Educator and Consultant
My number one tip for preparing for a successful school year as an instructional coach is to organize all of your resources into a binder. By having all of your important documents in one place, it makes it easy to reference when needed as well as light enough to grab on the go! A coaching binder will grow as the year progresses, but there are a few documents you can include in it from the beginning. For example, curricular standards, teacher roster, school building map with classroom locations, master schedule, etc. As you meet with teachers throughout the year, you will want to add sections for observations or meeting notes, feedback slips, debrief discussion prompts, data collection tools, rubrics, lesson plan formats, guides, visuals, etc. This binder will become your “bible” as you learn the ropes as an instructional coach. Don’t be afraid to make it yours and revamp and reorganize as often as necessary. Best of luck on a successful year as an instructional coach!
3rd Year Instructional Coach, Pleasant Valley High School, Bettendorf, Iowa
Online Instructor: isea.org and aeapdonline.org | Advancing Educators (Classes offered for re-certification and salary advancement)
It’s so hard for me to come up with just ONE tip to start the year! As I start year 3 as an instructional coach (I’m in my 3rd year – previous experience of 20 years in Special Education), I think that it’s important to have a positive attitude and open mind. Teachers are super overwhelmed at the start of a new year. So many things to get ready and set up, they have little time to think about themselves and what they truly want to work on as a professional. I like to make sure I have read up on all the books I have stacked up (still have a lot to do in this area!!!), gather my resources from any conferences/trainings I attended over the summer (went to an amazing conference and am so excited to continue networking), and remember the little things (coffee, candy, and positive notes)!
Teachers like that we remember them, appreciate them and all they do for kids, and are truly there for them to help them develop as a professional AND help increase student achievement.
I always keep it real. I am learning with the teachers and love doing it. Hope this helps you all kick off a great school year!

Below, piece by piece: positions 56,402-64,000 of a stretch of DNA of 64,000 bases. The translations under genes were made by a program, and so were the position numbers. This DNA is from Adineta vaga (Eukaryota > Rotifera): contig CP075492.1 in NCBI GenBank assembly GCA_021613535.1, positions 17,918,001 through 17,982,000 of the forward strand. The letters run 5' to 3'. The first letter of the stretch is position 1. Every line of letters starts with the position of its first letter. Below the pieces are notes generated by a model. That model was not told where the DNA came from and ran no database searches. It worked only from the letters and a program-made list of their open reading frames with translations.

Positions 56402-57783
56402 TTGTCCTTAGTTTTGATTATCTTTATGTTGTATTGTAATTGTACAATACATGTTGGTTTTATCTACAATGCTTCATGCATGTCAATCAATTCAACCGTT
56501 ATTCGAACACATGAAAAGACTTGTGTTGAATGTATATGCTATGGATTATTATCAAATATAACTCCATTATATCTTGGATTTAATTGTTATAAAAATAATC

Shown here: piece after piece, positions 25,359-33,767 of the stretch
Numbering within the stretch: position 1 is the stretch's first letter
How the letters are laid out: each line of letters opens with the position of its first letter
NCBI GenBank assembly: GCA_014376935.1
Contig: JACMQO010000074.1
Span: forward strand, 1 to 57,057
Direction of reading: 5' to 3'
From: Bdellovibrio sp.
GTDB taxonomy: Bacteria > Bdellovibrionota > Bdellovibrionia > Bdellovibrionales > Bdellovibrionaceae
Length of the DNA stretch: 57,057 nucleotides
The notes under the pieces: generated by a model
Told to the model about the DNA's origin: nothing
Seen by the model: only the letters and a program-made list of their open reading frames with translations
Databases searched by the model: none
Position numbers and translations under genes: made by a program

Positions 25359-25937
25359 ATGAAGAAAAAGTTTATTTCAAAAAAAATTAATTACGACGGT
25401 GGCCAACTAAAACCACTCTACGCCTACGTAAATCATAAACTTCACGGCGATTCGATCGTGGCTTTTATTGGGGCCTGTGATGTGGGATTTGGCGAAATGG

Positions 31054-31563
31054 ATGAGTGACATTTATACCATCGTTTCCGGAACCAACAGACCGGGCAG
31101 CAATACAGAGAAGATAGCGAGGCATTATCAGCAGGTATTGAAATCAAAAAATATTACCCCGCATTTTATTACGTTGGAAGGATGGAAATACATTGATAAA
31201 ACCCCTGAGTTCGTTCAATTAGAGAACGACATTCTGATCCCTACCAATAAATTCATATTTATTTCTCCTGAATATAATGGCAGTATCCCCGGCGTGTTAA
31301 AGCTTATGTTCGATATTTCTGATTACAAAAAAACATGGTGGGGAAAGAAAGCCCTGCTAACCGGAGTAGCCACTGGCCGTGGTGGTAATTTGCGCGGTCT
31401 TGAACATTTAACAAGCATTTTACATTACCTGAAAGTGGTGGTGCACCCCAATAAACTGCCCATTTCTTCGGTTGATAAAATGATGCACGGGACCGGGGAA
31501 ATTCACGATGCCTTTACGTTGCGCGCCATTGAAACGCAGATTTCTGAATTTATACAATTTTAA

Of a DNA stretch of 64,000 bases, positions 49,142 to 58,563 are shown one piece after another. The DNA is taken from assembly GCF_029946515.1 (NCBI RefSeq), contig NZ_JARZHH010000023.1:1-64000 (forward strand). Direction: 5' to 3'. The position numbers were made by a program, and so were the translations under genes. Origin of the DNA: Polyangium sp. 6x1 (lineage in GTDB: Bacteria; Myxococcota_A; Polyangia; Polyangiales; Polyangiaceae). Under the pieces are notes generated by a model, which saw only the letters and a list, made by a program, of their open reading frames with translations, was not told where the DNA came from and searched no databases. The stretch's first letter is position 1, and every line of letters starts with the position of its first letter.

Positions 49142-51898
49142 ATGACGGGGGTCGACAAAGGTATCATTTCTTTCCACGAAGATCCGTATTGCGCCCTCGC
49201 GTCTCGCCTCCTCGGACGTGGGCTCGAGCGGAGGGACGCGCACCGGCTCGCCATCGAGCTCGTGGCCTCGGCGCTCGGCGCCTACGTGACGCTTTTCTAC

Instructional Coach, Charles City, Iowa
My #1 tip for preparing for a successful school year is being organized. Organization is such a simple thought, but one that can consume so much time throughout the year. The Time & To-Do Planner truly helps me accomplish my organizational goal. Key elements of organization include planning for professional learning, collaboration and coaching cycle planning, and my individual career development plan.
Professional learning not only includes summer opportunities, but also researching and registering for professional learning throughout the upcoming year. Finding the best possible-learning opportunities to make me a more efficient and comprehensive coach takes time and planning. In addition, I use the summer months to invite teachers to attend these opportunities with me to spark greater collaboration throughout the year. By pre-selecting these opportunities earlier than later, early-bird fees often apply and it helps ensure that sub requests can be granted for teachers early. From a coaching standpoint, it also allows me to prepare for days in which I will be unavailable to support in-district teachers.
Planning and preparing for future upcoming coaching cycles also helps ensure organization. By gathering preliminary collaboration requests for this upcoming year this past May, I have been able to have conversations with teachers about their goals for our upcoming learning. Goals have allowed me to research associated instructional strategies and find additional curriculum and technology resources. I’ve also been able to create a preliminary calendar for this year, which organizes cycles, and allows me to communicate my availability for additional collaboration.